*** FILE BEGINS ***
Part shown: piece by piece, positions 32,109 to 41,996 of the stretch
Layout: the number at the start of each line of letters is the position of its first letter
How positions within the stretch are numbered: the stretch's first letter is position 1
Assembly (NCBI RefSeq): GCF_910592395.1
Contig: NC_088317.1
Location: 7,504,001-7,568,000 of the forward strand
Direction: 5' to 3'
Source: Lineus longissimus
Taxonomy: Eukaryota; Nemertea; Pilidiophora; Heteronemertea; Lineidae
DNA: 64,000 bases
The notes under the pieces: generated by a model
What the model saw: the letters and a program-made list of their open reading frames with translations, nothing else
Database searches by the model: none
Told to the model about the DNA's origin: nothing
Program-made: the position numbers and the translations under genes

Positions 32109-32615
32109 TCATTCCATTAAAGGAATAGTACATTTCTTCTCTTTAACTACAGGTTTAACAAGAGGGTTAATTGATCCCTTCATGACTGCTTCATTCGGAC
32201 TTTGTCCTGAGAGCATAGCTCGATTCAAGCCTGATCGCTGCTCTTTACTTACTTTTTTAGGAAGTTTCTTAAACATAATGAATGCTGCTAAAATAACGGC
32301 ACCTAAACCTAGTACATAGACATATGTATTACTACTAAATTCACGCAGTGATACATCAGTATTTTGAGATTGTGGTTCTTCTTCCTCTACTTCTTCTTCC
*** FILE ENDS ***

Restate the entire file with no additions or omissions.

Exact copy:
Part shown: piece by piece, positions 32,109 to 41,996 of the stretch
Layout: the number at the start of each line of letters is the position of its first letter
How positions within the stretch are numbered: the stretch's first letter is position 1
Assembly (NCBI RefSeq): GCF_910592395.1
Contig: NC_088317.1
Location: 7,504,001-7,568,000 of the forward strand
Direction: 5' to 3'
Source: Lineus longissimus
Taxonomy: Eukaryota; Nemertea; Pilidiophora; Heteronemertea; Lineidae
DNA: 64,000 bases
The notes under the pieces: generated by a model
What the model saw: the letters and a program-made list of their open reading frames with translations, nothing else
Database searches by the model: none
Told to the model about the DNA's origin: nothing
Program-made: the position numbers and the translations under genes

Positions 32109-32615
32109 TCATTCCATTAAAGGAATAGTACATTTCTTCTCTTTAACTACAGGTTTAACAAGAGGGTTAATTGATCCCTTCATGACTGCTTCATTCGGAC
32201 TTTGTCCTGAGAGCATAGCTCGATTCAAGCCTGATCGCTGCTCTTTACTTACTTTTTTAGGAAGTTTCTTAAACATAATGAATGCTGCTAAAATAACGGC
32301 ACCTAAACCTAGTACATAGACATATGTATTACTACTAAATTCACGCAGTGATACATCAGTATTTTGAGATTGTGGTTCTTCTTCCTCTACTTCTTCTTCC